Al is away this week, in Israel, volunteering on an archeological dig. It’s a dream he’s had for at least a year, and he’s having the time of his life. It’s also an activity that I cannot share. We agreed that my hands are simply not capable of the sifting and digging involved. There’s a heat wave there, with temperatures over 100 degrees Fahrenheit by afternoon. The group has to get up by 4:00 in the morning to arrive at the dig site by 6:00. Work for the day finishes by noon, to avoid the worst of the brutal sun. Not my kind of schedule.
So I’m very glad that we were able to make this work for him. And fine being here on my own. But this is the longest stretch we’ve been apart—nine days—in six years, the last time involving another trip he made to Israel to visit our older daughter when she was living in Tel Aviv.
It’s an adjustment. I have good friends and neighbors that I know I can count on if I need any help. But I’m not about to call for assistance with all the little ways that Al fills in for my hands on a daily basis.
On Monday morning, for instance, the ants decided Memorial Day was the perfect time to march into my office, which is a renovated porch. The inner wall is the back of our chimney, and I noticed a tell-tale pile of fine dirt along one edge where the brick meets the carpet. A few industrious, tiny brown ants were scurrying hither and yon. There were also a few flying ants (not termites, I checked) that had chosen this very sunny day to flit about.
This is an annual spring phenomenon, so I was more annoyed than surprised. I brought up the portable vacuum from the basement, put the hose pieces together carefully so as not to bang my fingers, and sucked up the dirt (and a few ants, no doubt), then sprayed some Raid around the base of the brick wall.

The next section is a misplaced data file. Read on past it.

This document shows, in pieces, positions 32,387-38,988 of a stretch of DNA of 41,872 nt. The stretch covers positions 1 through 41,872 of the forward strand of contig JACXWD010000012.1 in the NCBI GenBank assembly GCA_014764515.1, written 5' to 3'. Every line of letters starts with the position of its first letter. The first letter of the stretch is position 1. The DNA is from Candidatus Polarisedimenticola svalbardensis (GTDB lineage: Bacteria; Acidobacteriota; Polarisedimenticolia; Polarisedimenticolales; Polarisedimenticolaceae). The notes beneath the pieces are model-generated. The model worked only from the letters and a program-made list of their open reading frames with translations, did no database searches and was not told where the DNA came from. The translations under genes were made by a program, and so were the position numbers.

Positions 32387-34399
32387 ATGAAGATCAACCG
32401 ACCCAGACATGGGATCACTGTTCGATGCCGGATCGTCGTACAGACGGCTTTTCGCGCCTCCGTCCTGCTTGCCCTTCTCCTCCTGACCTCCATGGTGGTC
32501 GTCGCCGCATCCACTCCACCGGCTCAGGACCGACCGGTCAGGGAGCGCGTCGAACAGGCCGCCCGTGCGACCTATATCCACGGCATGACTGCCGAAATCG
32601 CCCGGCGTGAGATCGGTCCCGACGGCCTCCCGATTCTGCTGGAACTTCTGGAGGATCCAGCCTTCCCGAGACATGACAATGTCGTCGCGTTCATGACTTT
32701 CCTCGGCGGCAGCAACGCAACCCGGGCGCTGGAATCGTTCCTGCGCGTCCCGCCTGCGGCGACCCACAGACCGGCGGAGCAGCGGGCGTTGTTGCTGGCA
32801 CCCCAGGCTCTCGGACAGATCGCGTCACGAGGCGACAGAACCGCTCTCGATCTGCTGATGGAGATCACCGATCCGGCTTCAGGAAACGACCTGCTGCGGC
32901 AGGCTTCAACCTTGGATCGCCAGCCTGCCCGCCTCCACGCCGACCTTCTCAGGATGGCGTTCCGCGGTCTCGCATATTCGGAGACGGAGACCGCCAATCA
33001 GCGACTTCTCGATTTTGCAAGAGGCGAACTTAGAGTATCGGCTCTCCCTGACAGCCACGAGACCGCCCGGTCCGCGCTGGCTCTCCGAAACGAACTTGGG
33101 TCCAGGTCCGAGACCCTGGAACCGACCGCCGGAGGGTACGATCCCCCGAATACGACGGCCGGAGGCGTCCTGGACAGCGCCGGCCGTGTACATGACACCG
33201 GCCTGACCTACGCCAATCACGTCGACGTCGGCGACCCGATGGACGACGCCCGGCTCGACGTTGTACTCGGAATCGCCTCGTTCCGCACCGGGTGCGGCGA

The next problem, once the ants appeared vanquished (I won’t know for a few days if the swarm is over), was dealing with the fumes from the insecticide. I had a lot of writing to do, and I didn’t want to be forced out of my office by the smell (and sitting with those chemicals all day). Only problem is that the sliding door to our deck in my office is hard to open, but even harder for me to latch shut. Al always does this for me. So that option was out.
There is a bay window that has two panels you open with a crank. I never open them, because the cranks are not easy for me to manipulate. But I didn’t really have a choice. I cranked one window a few turns, only to realize that the top was stuck shut. So I cranked it closed and tried the other side. Same problem. The only other window in my office has no screen, and I couldn’t force it open, anyway.
As they say, necessity is the mother of invention. Out I went, into our side yard, armed with a tack hammer, planning to use its pronged end to leverage open the upper half of the window. I didn’t want to damage the vinyl frame, so I worked my tool carefully up the length of the stuck edge. It only took a few easy tugs, and the window opened its full length. I must admit, I was pretty proud of myself.
I spent the rest of the day writing, with plenty of fresh air and no more ant activity. The only problem with the open window on a sunny holiday was that my next-door neighbor, whom I rarely hear, was out gardening for several hours, chatting with some other folks who were helping or visiting, I couldn’t quite tell. Certainly her right, on a beautiful day, but (grumble, grumble) I would have preferred less of a distraction.
This is where working in a newsroom years ago comes in handy. I can still screen out other people’s conversations when I’m deep into my writing. And that’s basically what I did. By the time I came up for air, it was after 6:00 p.m. I made good progress. When I cranked the window, it closed easily.
I’m leaving the vacuum upstairs until I’m sure the ants are gone. I’m hoping that’s the worst of my problems this week. (Friday morning, the day before Al left, he discovered that our hot water tank in the basement was leaking, a problem that involved a seven hour plumber’s visit, a new tank, and a lot of money. Fortunately this happened while Al was still here, or I would have been a lot more upset.)
My next challenge: taking out the garbage without screwing up my hands or breaking the bag. I think I can handle it. But the recycling can wait until Al gets home.
Image: Vlad Tchompalov